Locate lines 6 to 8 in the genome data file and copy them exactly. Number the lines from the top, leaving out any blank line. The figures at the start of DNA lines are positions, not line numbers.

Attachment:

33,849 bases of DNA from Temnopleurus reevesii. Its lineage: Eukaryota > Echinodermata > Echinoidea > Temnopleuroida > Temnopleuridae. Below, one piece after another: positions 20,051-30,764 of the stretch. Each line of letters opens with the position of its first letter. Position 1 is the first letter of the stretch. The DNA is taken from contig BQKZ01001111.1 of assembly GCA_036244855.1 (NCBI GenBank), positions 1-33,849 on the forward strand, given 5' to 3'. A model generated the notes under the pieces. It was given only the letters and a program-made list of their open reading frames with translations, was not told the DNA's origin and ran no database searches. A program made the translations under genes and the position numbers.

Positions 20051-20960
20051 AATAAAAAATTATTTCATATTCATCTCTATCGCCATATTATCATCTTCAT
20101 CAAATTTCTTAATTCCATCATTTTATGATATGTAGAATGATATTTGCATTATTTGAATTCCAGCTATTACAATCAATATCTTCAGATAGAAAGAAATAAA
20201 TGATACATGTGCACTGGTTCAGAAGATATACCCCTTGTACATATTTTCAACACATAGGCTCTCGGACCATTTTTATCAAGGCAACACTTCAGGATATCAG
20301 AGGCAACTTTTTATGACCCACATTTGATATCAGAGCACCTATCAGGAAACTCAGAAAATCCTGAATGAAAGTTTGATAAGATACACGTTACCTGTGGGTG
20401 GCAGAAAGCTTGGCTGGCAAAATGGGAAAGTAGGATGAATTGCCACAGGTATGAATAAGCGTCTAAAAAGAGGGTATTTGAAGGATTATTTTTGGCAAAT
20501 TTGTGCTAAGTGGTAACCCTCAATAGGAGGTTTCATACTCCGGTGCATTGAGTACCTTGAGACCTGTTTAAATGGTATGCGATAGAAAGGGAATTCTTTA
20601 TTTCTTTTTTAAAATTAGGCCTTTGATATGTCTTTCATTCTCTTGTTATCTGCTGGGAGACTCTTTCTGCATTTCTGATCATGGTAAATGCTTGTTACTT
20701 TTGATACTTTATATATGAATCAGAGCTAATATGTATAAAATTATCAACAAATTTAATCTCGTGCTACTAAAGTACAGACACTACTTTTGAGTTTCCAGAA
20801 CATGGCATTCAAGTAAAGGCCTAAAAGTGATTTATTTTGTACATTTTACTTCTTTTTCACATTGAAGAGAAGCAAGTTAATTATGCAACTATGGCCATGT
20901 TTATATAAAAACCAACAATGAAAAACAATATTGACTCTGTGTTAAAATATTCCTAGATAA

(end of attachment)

20301 AGGCAACTTTTTATGACCCACATTTGATATCAGAGCACCTATCAGGAAACTCAGAAAATCCTGAATGAAAGTTTGATAAGATACACGTTACCTGTGGGTG
20401 GCAGAAAGCTTGGCTGGCAAAATGGGAAAGTAGGATGAATTGCCACAGGTATGAATAAGCGTCTAAAAAGAGGGTATTTGAAGGATTATTTTTGGCAAAT
20501 TTGTGCTAAGTGGTAACCCTCAATAGGAGGTTTCATACTCCGGTGCATTGAGTACCTTGAGACCTGTTTAAATGGTATGCGATAGAAAGGGAATTCTTTA